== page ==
Microsoft warns not to install Windows 11 on unsupported PCs

Windows 11 Risk

In what is truly the surprise of the week, Microsoft has begun rolling out Windows 11 a day early in most parts of the globe. Which is not a terribly hard thing to do considering the limited scope.

The company only plans to make the new OS available to eligible new devices — as in shiny new machines that house the latest in hardware technologies.

At the same time, Redmond has locked down the insane system requirements for its latest operating system. Minimum hardware that is officially supported for Windows 11 starts with select 7th generation Intel Core chips and all 8th generation processors and up, as well as the newer AMD affairs.

And then there is something called TPM 2.0, which is here as a new mountain to climb for users.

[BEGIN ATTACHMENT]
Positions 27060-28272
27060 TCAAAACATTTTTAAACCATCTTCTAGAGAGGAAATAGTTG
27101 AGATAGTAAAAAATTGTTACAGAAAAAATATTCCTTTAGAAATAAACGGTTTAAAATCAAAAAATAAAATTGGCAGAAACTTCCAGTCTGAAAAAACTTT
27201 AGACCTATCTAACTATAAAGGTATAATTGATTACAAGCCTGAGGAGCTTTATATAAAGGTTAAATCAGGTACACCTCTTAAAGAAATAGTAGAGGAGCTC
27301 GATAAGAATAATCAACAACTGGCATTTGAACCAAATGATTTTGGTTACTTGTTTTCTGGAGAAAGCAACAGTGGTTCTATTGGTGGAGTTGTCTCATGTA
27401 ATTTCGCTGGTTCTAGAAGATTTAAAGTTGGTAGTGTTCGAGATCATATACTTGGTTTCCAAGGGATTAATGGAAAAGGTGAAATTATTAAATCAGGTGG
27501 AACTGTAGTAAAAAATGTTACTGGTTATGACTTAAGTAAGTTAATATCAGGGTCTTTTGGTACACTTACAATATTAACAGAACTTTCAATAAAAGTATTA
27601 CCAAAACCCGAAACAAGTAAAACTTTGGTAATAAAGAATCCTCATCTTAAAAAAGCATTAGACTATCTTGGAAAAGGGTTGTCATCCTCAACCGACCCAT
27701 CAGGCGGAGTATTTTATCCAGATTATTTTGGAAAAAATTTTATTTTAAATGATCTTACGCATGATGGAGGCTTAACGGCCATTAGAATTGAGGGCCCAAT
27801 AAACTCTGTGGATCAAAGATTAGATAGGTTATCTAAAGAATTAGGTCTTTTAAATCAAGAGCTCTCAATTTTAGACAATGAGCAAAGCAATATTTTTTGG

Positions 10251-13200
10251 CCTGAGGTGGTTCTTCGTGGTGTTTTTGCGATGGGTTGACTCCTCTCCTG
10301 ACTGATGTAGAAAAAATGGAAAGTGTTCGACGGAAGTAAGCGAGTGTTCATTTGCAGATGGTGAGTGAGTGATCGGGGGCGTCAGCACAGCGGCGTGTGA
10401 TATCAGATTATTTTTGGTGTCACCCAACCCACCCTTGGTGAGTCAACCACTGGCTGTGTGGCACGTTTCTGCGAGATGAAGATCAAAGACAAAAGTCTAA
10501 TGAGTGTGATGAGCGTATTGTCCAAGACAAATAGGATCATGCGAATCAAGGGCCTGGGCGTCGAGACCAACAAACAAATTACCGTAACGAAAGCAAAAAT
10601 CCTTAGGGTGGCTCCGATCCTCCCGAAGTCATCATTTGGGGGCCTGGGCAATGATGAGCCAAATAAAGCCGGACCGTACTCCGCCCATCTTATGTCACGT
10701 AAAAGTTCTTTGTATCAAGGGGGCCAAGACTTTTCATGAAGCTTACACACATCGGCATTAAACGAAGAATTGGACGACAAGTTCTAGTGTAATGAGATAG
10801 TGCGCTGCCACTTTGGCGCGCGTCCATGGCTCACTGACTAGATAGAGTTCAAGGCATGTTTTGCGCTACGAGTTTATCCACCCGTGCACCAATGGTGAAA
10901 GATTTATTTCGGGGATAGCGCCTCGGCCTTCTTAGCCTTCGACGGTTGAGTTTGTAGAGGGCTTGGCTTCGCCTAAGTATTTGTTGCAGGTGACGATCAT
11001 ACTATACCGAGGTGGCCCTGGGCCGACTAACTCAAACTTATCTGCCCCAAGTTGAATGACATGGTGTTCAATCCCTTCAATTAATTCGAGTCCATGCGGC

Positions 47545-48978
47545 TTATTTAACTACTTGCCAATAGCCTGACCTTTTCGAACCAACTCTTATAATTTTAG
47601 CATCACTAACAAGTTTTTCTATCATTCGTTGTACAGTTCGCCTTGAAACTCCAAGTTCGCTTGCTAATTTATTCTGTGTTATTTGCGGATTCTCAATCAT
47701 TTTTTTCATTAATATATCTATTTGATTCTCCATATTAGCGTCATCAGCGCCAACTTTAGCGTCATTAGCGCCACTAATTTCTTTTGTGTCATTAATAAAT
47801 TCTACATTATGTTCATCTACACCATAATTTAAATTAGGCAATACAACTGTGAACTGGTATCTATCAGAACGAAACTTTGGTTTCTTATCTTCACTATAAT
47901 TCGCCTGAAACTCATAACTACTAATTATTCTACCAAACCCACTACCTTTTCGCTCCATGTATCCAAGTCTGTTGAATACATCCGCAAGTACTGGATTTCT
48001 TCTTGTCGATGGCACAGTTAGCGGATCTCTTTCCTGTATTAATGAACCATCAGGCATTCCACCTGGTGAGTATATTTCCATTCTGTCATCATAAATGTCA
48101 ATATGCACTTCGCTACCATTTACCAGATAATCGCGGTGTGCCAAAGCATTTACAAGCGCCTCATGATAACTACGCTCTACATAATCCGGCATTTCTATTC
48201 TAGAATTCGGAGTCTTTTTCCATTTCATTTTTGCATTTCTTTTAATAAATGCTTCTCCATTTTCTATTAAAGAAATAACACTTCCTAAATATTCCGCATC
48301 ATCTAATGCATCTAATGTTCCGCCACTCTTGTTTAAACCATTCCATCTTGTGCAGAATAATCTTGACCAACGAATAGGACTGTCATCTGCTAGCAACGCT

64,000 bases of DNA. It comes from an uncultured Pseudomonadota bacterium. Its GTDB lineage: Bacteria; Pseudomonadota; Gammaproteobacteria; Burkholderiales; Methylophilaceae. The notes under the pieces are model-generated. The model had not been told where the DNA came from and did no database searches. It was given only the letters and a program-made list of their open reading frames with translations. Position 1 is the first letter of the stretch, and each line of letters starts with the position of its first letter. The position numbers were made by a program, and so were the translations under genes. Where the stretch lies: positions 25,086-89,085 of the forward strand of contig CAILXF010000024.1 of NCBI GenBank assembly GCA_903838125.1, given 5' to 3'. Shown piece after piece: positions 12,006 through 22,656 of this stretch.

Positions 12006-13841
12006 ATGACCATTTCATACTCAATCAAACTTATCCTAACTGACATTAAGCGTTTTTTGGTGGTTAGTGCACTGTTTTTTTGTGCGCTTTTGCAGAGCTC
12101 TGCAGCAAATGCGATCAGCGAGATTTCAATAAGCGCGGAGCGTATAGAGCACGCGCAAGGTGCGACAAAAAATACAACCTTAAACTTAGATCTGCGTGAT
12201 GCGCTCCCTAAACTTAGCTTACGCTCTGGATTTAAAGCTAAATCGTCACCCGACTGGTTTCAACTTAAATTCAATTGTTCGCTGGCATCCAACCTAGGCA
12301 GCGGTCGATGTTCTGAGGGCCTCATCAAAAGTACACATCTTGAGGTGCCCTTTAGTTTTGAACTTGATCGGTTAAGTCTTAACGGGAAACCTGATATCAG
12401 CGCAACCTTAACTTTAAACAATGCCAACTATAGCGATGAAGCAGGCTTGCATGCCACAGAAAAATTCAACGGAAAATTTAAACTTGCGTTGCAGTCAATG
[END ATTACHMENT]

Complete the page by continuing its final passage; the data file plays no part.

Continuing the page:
All in the name of security.

But there is also something equally important called stability.

And this is exactly what the company has warned users of. Microsoft says that while force installing Windows 11 on a device that is not officially supported is possible, it opens up the possibility of an increased likelihood of bugs on these systems. More so, as no new drivers are released.

This is how Redmond recently explained this as:

“From Windows Insider machines, those that did not meet the minimum system requirements had 52% more kernel mode crashes (blue screens) than those that did meet the requirements. Machines that met the requirements provided a 99.8% crash-free experience that is effectively managed by OEMs and IHVs through modern driver update management. Additionally, on unsupported hardware app hangs are 17% more likely and for first-party apps we see 43% more crashes.”

The more adventurous among you will opine that the OS runs perfectly fine on your older hardware. And the fact that it does makes it worth the hassle of deploying Windows 11.

However, there is no guarantee that the new operating system will continue running as it does in this initial honeymoon phase after launch.

Risk is your own, Microsoft says.